I really like things that are in the root. I think what’s been great about having the experiences I’ve had in some of these other places is that I’ve gotten to meet people who are really, [pause] there’s no real facade. You’re just talking with them, and you get who they are. And I’m sorry if this is sounding very convoluted.

[pause] I guess there’s something refreshing about that. When you watch a movie, when you read a book, when you talk to somebody, that connection that you get from them is really the most important thing. That for me is what makes life worth living, that’s what gives it some meaning, are those interactions. I think that they can come, obviously, from talking to somebody, but when you put it into film I think it’s also important that, in a way, the filmmaker is, (pause) I look at, when I make a film, as starting a conversation.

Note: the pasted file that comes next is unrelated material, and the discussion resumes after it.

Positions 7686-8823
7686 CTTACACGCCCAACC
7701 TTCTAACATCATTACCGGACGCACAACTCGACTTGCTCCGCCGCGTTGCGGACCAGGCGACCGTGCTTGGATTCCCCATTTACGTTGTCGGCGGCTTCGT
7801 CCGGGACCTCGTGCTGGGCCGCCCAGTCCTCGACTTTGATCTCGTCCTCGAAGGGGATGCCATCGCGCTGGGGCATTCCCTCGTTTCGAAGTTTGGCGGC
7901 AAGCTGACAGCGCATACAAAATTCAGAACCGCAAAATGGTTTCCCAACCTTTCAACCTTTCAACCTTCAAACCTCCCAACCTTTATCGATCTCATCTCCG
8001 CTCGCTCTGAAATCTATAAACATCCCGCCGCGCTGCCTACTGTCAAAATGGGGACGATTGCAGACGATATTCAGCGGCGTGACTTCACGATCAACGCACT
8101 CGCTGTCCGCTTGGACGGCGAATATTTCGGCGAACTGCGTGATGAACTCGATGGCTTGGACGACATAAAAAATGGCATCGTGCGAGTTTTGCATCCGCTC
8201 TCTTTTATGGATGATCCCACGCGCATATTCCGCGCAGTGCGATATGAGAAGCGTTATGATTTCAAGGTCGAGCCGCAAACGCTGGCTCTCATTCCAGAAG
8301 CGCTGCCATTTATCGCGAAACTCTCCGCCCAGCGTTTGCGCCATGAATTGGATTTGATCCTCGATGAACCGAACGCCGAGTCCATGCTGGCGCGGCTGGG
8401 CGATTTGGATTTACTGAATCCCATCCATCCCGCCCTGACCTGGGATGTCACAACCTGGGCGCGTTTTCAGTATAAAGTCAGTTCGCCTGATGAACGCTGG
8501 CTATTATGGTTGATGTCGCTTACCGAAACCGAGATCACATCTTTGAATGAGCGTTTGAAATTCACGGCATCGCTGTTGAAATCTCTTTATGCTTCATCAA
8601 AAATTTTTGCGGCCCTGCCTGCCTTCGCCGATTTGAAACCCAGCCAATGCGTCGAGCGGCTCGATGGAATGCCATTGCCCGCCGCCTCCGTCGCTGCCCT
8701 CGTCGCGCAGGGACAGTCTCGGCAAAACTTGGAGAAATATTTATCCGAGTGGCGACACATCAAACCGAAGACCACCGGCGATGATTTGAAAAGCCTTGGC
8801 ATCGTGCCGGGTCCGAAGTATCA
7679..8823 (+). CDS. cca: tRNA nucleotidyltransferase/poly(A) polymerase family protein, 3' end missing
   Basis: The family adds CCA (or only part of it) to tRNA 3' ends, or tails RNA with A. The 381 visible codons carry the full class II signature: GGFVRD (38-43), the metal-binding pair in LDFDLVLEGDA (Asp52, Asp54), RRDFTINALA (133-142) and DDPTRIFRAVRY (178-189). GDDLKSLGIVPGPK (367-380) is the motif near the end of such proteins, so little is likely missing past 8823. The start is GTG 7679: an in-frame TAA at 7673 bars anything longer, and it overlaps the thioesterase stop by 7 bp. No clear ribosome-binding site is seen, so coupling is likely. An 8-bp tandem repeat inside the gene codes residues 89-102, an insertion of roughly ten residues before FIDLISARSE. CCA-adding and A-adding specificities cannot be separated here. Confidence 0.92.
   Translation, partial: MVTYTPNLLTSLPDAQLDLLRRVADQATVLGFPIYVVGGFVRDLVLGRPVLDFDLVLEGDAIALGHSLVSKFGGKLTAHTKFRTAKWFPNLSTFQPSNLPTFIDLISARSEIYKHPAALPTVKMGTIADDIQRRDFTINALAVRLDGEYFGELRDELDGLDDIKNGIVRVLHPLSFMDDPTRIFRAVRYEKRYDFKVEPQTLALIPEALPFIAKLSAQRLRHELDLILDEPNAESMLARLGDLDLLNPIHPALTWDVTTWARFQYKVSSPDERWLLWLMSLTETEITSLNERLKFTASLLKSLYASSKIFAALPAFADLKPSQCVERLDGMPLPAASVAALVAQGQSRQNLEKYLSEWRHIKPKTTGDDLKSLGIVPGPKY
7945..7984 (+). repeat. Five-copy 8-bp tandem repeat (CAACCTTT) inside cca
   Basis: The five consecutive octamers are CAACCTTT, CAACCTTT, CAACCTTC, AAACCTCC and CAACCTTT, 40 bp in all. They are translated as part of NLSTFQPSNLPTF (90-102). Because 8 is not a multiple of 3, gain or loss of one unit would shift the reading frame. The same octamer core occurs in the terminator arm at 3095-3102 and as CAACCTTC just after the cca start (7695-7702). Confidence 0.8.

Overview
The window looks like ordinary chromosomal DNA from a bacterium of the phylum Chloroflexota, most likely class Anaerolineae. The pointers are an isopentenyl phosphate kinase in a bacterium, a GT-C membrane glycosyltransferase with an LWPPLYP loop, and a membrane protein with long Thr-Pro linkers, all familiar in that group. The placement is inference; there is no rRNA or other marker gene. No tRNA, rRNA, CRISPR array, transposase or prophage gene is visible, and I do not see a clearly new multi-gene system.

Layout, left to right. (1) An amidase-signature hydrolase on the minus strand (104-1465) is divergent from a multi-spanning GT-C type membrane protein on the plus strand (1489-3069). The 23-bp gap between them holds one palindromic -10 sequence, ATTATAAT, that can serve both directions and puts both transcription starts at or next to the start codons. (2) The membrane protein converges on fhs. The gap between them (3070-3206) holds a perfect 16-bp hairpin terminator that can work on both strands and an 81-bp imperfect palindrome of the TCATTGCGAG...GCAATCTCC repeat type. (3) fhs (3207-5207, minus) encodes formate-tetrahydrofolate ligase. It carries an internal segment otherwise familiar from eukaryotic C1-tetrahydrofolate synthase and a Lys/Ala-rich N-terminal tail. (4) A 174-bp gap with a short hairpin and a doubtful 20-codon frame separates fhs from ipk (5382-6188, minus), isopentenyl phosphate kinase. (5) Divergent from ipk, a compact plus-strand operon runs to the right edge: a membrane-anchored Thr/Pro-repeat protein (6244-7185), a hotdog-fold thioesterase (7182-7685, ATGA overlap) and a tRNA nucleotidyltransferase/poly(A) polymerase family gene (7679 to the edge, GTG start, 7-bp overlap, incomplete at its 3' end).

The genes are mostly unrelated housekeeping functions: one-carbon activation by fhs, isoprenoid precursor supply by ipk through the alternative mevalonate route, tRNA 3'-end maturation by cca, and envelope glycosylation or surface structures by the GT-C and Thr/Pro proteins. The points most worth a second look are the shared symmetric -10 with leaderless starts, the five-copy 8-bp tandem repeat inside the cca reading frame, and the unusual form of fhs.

Now, I’m not necessarily going to be on the other side of the conversation, whoever is watching it is going to be on the other side of that. But, it’s opening up a dialog, and whenever I read a book that I like, or watch a movie I feel like the writer or the director or the person that I’m talking to is actually engaged, and is talking to me, and we’re sharing that particular moment.